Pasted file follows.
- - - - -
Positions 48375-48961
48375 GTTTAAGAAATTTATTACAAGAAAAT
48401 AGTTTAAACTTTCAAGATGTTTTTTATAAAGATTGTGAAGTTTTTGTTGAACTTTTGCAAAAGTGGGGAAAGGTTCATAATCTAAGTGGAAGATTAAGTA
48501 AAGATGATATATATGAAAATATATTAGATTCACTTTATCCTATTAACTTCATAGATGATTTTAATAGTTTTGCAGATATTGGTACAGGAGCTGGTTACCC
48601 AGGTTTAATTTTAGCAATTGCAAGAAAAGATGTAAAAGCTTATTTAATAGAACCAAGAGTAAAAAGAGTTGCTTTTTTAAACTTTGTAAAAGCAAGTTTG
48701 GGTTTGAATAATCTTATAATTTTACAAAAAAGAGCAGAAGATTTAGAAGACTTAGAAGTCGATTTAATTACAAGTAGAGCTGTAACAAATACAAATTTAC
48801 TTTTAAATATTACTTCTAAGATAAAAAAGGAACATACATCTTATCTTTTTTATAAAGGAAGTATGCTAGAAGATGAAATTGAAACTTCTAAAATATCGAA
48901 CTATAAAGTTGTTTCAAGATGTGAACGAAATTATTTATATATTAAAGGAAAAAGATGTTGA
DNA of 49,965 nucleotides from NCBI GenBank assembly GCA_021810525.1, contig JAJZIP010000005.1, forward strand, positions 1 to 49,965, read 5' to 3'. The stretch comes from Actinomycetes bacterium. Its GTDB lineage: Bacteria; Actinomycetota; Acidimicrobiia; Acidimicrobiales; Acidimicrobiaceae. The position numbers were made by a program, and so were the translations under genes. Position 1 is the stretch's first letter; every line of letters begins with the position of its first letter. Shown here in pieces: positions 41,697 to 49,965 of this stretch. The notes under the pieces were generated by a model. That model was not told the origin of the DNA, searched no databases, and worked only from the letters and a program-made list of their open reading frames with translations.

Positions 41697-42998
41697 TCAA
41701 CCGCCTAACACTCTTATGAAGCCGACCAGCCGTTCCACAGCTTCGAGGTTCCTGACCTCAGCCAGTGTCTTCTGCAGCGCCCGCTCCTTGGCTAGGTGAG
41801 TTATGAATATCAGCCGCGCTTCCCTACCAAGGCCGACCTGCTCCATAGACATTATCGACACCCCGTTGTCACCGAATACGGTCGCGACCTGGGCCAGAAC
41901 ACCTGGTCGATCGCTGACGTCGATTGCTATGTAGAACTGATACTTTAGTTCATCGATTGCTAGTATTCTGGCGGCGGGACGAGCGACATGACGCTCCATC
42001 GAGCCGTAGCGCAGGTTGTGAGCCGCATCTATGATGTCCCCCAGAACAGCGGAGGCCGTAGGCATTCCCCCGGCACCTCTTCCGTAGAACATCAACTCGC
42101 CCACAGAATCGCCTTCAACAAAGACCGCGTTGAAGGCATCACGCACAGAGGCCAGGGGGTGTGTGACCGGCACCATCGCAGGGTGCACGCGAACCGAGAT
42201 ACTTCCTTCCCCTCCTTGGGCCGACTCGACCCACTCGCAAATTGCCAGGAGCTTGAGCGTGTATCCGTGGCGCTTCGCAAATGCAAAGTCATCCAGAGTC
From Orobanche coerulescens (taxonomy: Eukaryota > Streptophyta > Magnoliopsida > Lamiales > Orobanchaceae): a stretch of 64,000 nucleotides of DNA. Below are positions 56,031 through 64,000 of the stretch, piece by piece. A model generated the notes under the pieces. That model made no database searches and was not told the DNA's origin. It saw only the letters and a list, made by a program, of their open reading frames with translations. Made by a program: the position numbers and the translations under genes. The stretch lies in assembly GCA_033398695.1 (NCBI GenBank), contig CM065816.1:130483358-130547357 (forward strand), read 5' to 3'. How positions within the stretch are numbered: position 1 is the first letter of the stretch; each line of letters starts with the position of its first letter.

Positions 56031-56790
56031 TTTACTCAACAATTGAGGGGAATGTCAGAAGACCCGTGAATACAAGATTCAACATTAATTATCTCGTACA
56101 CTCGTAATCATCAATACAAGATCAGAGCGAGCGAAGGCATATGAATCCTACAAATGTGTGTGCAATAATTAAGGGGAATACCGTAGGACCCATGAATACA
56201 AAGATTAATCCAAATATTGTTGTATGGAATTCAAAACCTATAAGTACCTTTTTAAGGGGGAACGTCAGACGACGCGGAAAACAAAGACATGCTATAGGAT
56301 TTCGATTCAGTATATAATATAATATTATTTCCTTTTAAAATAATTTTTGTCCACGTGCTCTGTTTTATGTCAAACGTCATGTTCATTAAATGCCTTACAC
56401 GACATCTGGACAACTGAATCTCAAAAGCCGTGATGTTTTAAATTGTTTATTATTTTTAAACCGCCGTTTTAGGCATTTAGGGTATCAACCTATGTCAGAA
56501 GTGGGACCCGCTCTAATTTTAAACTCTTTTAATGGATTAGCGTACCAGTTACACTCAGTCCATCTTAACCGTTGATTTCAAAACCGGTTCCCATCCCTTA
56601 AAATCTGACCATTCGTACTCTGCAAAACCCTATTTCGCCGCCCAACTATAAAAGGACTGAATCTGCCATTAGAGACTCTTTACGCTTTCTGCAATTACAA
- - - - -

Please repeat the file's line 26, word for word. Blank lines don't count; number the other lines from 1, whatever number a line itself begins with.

56601 AAATCTGACCATTCGTACTCTGCAAAACCCTATTTCGCCGCCCAACTATAAAAGGACTGAATCTGCCATTAGAGACTCTTTACGCTTTCTGCAATTACAA